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Do you think this might have been too soon to give up attempting bf?

(24 Posts)
MsHighwater Sun 31-Aug-08 23:26:56

Relative had baby yesterday early am. Mum & baby got home today. Dad reported that they had tried bfing but that "baby wasn't having any of it" and because she was so small (5lb) they "had to" switch to bottles.

I don't know anything else about it but it just seems awfully quick to have given up on bfing within 24 hrs of baby being born. Surely an infant healthy enough to have been discharged from hospital today can't be so small that trying to bf for a little longer was contraindicated?

AvenaLife Sun 31-Aug-08 23:29:01

hmm perservance (sp?) is the key. Size shouldn't matter. The hospital wouldn't have discharged her if she wasn't able to feed.

mistyamica Sun 31-Aug-08 23:39:19

My friend has a terrible experience, her baby was born 17 weeks premature and when she did give birth, not all the placenta was delivered so she was rushed into surgery. She didn't see her dd for 11 hours after the birth!

It took a while for her dd to take to the breast but she did eventually establish breast feeding so it is possible.

What you need to consider is that your relative was probably panicking that her baby wasn't feeding at all so she felt she had to give the bottle.
I felt the same when my ds was born as my milk didn't come in for a while (which I later realised is totally normal!) But I was told that babies won't starve whilst your milk is waiting to come in!

bellabelly Sun 31-Aug-08 23:44:07

Hmm, nice to know that she has such supportive relatives ready to judge her decisions and find them wanting. hmm

Wisknit Mon 01-Sep-08 06:55:22

It is awfully quick to give up but she probably didn't get told that babies only need a very little bit of colostrum. Or maybe she didn't really want to?
But I have to say I agree with you.

2point4kids Mon 01-Sep-08 07:13:51

Come on, dont be so judgy!

Me and Ds1 went through all sorts of shit when he was born. I tried to feed him myself twice and he 'wasnt having any of it' (basically was in too much pain) and I couldnt take the stress of one more thing on top of what we already had to cope with so I felt I 'had' to give him bottles.
If any relatives had asked DH if I was bf'ing the day after we got home, he could well have said exactly the same thing to them as your relative did to you purely because we didnt want to have to explain every little detail to everyone.

Your relative didnt breastfeed longer than a day, for whatever reason. Maybe you would have perservered longer. She didnt though and its her baby, her call so Stop Judging.

FoghornLeghorn Mon 01-Sep-08 07:52:14

I wholeheartedly agree with 2point4.
As a mum to a 17 day old DD3 (who was in a similar position to the woman mentioned in OP) I find it shocking that you feel the need to judge !

hazeyjane Mon 01-Sep-08 08:05:52

You don't know what is going on emotionally, mentally or physically, so try not to be so judgemental.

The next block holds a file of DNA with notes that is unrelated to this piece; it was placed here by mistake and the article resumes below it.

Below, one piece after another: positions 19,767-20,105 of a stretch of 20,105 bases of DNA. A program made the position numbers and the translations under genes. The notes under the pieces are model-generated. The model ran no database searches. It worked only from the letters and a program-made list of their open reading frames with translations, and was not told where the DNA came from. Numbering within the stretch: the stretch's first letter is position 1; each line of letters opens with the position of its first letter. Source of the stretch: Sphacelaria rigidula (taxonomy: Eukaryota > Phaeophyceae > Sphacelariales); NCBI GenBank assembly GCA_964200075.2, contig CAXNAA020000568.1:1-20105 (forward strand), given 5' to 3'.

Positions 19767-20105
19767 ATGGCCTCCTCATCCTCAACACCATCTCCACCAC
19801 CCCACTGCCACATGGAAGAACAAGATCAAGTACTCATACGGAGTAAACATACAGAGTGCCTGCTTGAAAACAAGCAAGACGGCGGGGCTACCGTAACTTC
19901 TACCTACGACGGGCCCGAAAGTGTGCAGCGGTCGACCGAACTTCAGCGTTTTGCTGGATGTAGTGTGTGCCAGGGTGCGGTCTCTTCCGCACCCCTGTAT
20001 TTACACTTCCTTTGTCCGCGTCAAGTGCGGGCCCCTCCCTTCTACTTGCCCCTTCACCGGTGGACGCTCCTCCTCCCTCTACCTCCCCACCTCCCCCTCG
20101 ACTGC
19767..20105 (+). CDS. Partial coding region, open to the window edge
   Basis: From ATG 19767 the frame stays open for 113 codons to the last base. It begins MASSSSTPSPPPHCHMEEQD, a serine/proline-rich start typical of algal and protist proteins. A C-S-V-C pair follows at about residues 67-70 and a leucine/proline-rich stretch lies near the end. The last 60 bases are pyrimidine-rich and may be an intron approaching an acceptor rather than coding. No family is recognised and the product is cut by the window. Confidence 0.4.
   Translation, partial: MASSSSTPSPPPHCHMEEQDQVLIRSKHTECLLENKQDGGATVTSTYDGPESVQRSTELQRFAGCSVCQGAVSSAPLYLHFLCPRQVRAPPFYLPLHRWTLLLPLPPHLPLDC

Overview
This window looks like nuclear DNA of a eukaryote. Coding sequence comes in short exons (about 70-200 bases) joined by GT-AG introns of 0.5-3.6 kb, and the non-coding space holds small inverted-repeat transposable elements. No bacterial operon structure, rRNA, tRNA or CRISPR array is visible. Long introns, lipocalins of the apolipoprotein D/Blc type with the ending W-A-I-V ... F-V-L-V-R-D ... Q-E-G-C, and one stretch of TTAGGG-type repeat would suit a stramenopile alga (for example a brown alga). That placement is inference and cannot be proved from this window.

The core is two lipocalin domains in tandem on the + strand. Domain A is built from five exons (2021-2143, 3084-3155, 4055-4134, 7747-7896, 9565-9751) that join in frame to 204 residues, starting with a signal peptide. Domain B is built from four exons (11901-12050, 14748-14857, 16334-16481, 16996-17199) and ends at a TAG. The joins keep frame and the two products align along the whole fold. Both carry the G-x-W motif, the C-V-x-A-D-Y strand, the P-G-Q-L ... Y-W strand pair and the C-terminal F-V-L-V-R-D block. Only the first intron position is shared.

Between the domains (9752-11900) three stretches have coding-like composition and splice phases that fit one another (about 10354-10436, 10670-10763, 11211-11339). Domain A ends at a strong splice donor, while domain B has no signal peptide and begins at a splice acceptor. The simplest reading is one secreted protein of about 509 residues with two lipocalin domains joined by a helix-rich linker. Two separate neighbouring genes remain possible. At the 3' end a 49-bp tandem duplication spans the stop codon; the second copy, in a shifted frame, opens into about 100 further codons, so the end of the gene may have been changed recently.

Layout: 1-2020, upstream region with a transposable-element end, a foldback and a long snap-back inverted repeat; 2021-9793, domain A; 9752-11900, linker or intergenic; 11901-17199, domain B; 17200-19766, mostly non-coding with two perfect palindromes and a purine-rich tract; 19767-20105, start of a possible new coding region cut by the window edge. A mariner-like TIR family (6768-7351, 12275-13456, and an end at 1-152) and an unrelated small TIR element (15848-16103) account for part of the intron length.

AvenaLife, I don't quite understand about the hospital not discharging her if she wasn't able to feed, this happened to me with both dd's.

I don't think it is quite so easy as 'perseverance is the key'.

PuppyMonkey Mon 01-Sep-08 08:09:19

I gave up the next day with my last dd too. blush It just isn't easy for some people u know...

Wisknit Mon 01-Sep-08 08:53:18

I don't think you are being too judgmental. I'm assuming you haven't gone and said all this to her so a little anonymous judgeyness on a board is fine.

TheProvincialLady Mon 01-Sep-08 08:57:33

Well yes, it is too soon to give up attempting BF if the mother wants to BF - she could try lots of things and has plenty of time.

But no, it is not too soon if the mother finds it too stressful to try to BF a reluctant baby and isn't fussed.

Her choice.

FrannyandZooey Mon 01-Sep-08 09:01:32

it is nearly bloody impossible to learn how to bf in hospital
I bet you anything she tried and the nurses said "oh it isn't working you will have to give a bottle"

there is NO bf support in hospitals if your baby has any sort of problem
I asked and asked when we were in there - and got no help
I found it incredibly difficult to succeed with bf ds2 and I had a reasonably healthy full term baby and have 4 years bf experience under my belt

tiktok Mon 01-Sep-08 10:36:37

I don't see any overt judgement of the mother's decision in the OP. It is very quick to give up bf,and that applies whether or not the mother was happy, sad or indifferent to do so. It's just a statement of fact.

Many women give up bf after a short time, and they think there is no going back - it is not their fault that no one explains to them that it should not be hard to change their mind again after just a day or so.

Skilled bf help in maternity units can be in short supply and it can need skill to support a mum through early, difficult feeds.

MsdHighwater - if it feels appropriate, you can at least explain the mum can go back to bf, if she wishes.

Lib76 Mon 01-Sep-08 14:23:27

i think it is shocking that have posted on this site judging your relative!! so nice she has your support! im sure she would be delighted to read your post, im sure she feels bad enough!
out of interest, have you BF?

Poohbah Mon 01-Sep-08 14:58:12